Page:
Oh, the woodchopper’s bawl

As a pastime it is physically exhausting, mind-numbingly repetitive, potentially limb-threatening and eco-ethically tainted.

I come to sing the praises of a simple, even brutish habit of mine.

As a pastime it is physically exhausting, mind-numbingly repetitive, potentially limb-threatening and eco-ethically tainted if not downright impure.

It is chopping wood.

There is an ancient Chinese proverb that says: chop your own wood and it will warm you twice.

I once repeated that to an old Finlander I knew in Thunder Bay. He smiled and shook his head.

“Seven times” he said.  “It heats you seven times.”

Once, he said, when you trekked out into the bush to find a likely tree; twice when you chopped it down. Three times when you trimmed the branches and bucked it up into rounds. Four times when you hauled it back to the house. Five times when you unloaded it in your yard. Six times when you split and stacked it. Seven times when you lugged an armful into the house, put it in the stove and lit the fire.

“Seven times” old Charlie Pelto nodded and winked at me. “Good deal.”

There are some simple truths you learn while chopping wood. Soft wood splits less cleanly than hard. Dull axes are dangerous. Don’t try to chop through a knot. Wear eye protection. Dry wood splits better than green.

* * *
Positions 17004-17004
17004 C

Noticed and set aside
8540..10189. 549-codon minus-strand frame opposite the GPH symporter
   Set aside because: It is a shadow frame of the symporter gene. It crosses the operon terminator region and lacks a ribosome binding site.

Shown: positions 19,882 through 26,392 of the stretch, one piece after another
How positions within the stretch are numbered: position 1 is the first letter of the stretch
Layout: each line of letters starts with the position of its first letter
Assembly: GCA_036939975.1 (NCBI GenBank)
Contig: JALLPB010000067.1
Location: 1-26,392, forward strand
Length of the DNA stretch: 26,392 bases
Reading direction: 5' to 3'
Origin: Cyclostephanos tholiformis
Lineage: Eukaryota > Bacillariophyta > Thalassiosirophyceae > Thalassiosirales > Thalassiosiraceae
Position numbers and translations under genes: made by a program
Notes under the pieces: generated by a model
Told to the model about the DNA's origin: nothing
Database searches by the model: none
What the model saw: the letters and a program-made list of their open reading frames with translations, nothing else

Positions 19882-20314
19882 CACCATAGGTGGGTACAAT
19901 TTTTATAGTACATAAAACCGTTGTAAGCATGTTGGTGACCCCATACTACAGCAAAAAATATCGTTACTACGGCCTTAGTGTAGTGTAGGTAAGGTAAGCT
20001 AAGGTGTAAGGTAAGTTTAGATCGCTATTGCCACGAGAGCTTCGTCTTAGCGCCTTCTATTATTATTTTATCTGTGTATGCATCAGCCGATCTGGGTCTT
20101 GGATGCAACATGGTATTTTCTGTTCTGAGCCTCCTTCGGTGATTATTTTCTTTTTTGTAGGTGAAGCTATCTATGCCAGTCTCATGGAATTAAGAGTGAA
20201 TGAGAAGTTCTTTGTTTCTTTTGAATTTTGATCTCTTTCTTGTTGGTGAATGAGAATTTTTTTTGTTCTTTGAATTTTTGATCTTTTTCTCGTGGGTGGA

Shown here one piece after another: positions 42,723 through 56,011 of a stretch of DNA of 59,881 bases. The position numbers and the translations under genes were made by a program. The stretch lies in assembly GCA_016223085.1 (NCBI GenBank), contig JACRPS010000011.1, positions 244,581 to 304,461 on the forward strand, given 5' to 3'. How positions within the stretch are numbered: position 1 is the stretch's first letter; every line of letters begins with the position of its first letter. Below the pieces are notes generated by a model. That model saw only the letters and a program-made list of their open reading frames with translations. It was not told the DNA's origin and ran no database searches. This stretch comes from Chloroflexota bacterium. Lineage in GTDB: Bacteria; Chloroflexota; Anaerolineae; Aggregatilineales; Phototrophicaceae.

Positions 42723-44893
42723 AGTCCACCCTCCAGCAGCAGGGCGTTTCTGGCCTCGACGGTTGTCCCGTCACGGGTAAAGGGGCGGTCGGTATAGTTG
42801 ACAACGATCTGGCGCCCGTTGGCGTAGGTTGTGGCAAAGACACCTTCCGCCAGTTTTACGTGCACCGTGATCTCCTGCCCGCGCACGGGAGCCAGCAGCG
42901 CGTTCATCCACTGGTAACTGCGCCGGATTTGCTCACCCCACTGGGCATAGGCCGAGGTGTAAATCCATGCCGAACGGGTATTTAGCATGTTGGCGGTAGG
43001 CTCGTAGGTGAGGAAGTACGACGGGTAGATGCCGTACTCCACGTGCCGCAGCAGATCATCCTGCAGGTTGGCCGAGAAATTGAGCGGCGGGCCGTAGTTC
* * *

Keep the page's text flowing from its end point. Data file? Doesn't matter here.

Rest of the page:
Except…

Where I live there is a beautiful deciduous tree called the arbutus (madrona to Yanks).

When it’s dry it burns like a dream — hot and bright, with almost no ash residue. You don’t want to try and burn it when it’s green but that’s when you want to split it.

Green arbutus is a woodchopper’s wet dream. It flies apart at the bite of an axe — when it’s green. Swinging your axe at a piece of arbutus that’s dried out is like trying to chop a cement block crossed with a rubber traffic pylon.

Eco-purists look askance at the practice of burning wood for warmth — and by extension, at the act of chopping wood to do it.

They have a point. Wood smoke undeniably pollutes the air and falling ash besmirches the landscape.

So sue me. I am in love with the smell of wood smoke and I can think of few more cheery, life-affirming sights than a curlicue of grey smoke undulating up from a house chimney against a backdrop of Canadian winter sky.

I haven’t even mentioned that ultimate woodchopper’s payoff — the rosy, drowsy-making glow of a roaring, well-laid fire. That’s a pleasure you’ll have difficulty extracting from your electric baseboard heater — or your solar panel, come to that.

A good fire is close to good sex. A fellow by the name of Charles Dudley Warner once said “To poke a wood fire is more solid enjoyment than almost anything in the world.”

Mister Warner was right — but first you have to get the wood into the fireplace.

Now if you’ll excuse me, I’ve got a cord of green arbutus in my front yard that’s crying for attention. As the Inuit say: “Yesterday is ashes, tomorrow is wood. Only today does the fire burn brightly.”

But only after you chop the wood.

— Arthur Black lives on Saltspring  Island. His column appears Tuesday in

The NEWS. E-mail:

arblack43@shaw.ca.

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